Report: Detroit police making little progress in ending civil rights violations

The Associated Press

DETROIT- A federal monitor says Detroit police have made little progress in complying with a 2-year-old agreement to end widespread abuses of suspects.

Sheryl Robinson Wood said in a July 15 report that the police department has complied with five out of 90 requirements but many holding cells remain unsafe and some are unventilated and have broken plumbing.

She also criticized an April city report on six fatal and 25 nonfatal shootings by police last year.

"There were no recommendations for changes or additions to the investigative protocols," Wood said.

The police department's public information office did not immediately return a call.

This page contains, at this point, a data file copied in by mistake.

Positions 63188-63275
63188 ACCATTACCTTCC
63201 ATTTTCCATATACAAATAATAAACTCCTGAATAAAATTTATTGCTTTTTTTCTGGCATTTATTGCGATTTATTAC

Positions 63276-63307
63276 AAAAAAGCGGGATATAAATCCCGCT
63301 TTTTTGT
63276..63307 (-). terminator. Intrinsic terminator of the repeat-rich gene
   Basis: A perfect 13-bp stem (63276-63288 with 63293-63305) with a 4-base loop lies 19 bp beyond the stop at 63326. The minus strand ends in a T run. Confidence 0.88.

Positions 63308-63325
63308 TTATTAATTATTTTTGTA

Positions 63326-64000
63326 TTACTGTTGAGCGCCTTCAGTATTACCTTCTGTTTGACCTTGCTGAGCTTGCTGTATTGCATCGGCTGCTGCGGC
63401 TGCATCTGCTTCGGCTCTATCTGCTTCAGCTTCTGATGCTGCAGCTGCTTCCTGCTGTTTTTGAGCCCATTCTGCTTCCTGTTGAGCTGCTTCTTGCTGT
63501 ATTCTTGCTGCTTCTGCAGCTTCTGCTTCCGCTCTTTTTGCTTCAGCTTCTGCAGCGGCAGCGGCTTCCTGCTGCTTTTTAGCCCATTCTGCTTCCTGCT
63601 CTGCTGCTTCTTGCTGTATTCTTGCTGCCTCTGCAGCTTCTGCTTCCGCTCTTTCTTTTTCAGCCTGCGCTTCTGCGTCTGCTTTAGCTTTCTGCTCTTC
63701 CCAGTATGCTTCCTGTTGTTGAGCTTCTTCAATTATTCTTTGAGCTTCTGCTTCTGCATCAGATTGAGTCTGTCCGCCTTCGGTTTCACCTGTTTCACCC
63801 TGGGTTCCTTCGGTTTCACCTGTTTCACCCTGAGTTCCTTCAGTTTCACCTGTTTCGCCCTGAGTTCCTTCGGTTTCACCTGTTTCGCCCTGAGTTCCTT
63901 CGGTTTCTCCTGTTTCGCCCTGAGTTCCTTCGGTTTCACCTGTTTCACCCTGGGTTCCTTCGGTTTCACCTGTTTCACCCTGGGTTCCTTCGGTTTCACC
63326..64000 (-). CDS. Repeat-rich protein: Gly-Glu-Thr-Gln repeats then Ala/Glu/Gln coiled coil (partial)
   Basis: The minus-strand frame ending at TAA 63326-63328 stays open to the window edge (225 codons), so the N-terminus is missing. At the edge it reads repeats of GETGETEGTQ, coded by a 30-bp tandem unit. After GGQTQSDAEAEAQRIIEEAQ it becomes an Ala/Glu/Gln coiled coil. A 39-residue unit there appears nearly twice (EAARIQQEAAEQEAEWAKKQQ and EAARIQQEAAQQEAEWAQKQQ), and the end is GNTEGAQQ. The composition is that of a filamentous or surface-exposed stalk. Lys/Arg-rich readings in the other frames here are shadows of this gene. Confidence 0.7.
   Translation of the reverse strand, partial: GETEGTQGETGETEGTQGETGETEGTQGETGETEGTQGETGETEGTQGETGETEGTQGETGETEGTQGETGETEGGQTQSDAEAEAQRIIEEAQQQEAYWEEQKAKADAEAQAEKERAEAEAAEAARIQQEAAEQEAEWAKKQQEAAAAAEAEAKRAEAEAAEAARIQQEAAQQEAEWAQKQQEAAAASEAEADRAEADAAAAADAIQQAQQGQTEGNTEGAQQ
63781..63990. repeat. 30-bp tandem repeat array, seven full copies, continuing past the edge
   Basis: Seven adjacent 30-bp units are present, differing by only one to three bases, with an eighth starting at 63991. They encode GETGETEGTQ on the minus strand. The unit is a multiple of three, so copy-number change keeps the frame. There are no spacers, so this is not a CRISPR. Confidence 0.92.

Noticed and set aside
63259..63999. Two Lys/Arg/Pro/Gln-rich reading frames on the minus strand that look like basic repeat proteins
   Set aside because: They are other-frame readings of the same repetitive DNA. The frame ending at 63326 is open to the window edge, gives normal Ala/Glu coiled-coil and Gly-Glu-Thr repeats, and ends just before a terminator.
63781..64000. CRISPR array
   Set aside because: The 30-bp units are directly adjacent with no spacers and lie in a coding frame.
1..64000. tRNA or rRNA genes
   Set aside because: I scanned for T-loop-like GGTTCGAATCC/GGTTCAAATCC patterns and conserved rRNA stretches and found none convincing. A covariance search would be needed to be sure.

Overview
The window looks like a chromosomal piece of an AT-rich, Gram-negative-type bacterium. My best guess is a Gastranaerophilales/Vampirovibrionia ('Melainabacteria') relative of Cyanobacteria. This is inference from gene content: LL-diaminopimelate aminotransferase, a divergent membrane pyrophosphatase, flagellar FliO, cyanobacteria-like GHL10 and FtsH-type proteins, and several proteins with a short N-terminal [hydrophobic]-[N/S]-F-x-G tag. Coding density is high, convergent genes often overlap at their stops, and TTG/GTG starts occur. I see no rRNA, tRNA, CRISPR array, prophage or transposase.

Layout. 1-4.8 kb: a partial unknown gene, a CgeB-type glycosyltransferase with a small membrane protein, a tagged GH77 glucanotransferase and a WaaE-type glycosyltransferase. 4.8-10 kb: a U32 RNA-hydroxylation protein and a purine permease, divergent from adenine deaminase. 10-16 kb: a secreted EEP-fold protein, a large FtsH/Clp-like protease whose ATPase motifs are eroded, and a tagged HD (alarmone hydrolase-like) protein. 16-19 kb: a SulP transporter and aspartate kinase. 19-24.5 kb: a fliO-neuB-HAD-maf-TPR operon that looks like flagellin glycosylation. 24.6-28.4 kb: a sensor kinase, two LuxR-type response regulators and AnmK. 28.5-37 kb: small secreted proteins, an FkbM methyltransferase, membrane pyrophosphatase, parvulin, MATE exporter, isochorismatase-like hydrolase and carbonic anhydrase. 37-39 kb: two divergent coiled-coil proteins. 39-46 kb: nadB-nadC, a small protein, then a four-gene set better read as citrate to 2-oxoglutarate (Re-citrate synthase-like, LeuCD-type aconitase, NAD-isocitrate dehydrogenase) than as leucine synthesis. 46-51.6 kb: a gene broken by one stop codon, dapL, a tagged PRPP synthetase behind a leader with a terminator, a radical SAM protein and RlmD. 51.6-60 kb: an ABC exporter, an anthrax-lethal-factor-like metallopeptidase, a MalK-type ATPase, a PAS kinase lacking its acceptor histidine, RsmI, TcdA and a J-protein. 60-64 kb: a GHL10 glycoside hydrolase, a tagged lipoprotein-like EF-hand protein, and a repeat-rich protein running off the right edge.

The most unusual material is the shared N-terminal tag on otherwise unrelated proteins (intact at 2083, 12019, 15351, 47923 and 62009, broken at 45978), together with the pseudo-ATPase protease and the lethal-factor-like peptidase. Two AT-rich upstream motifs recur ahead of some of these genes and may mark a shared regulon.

Cmdr. Gerard Simon of the department's Civil Rights Division, which is responsible for compliance with the agreement, has said police are making good progress.

In June 2003, the Justice Department and the city settled two federal lawsuits that accused the city of repeatedly violating the constitutional rights of suspects, prisoners and witnesses. Following a 30-month federal investigation, the city pledged to make significant reforms in how it uses force, detains prisoners and questions witnesses.

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